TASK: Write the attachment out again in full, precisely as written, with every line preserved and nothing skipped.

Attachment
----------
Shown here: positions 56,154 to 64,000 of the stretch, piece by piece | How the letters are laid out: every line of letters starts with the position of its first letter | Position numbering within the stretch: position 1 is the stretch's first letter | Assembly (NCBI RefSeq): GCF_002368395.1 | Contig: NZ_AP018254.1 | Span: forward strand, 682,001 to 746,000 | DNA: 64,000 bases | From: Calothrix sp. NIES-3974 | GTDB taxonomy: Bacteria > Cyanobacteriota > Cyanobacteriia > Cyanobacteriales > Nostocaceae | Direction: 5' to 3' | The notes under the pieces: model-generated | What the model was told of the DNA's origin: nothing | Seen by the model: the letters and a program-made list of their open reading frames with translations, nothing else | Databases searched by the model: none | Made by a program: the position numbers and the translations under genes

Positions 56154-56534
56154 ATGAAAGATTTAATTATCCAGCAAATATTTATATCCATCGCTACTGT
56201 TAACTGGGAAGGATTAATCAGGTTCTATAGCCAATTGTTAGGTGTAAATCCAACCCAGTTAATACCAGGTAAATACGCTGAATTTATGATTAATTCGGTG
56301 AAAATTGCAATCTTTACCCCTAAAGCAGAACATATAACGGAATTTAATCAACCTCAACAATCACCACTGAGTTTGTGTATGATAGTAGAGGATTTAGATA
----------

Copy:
Shown here: positions 56,154 to 64,000 of the stretch, piece by piece | How the letters are laid out: every line of letters starts with the position of its first letter | Position numbering within the stretch: position 1 is the stretch's first letter | Assembly (NCBI RefSeq): GCF_002368395.1 | Contig: NZ_AP018254.1 | Span: forward strand, 682,001 to 746,000 | DNA: 64,000 bases | From: Calothrix sp. NIES-3974 | GTDB taxonomy: Bacteria > Cyanobacteriota > Cyanobacteriia > Cyanobacteriales > Nostocaceae | Direction: 5' to 3' | The notes under the pieces: model-generated | What the model was told of the DNA's origin: nothing | Seen by the model: the letters and a program-made list of their open reading frames with translations, nothing else | Databases searched by the model: none | Made by a program: the position numbers and the translations under genes

Positions 56154-56534
56154 ATGAAAGATTTAATTATCCAGCAAATATTTATATCCATCGCTACTGT
56201 TAACTGGGAAGGATTAATCAGGTTCTATAGCCAATTGTTAGGTGTAAATCCAACCCAGTTAATACCAGGTAAATACGCTGAATTTATGATTAATTCGGTG
56301 AAAATTGCAATCTTTACCCCTAAAGCAGAACATATAACGGAATTTAATCAACCTCAACAATCACCACTGAGTTTGTGTATGATAGTAGAGGATTTAGATA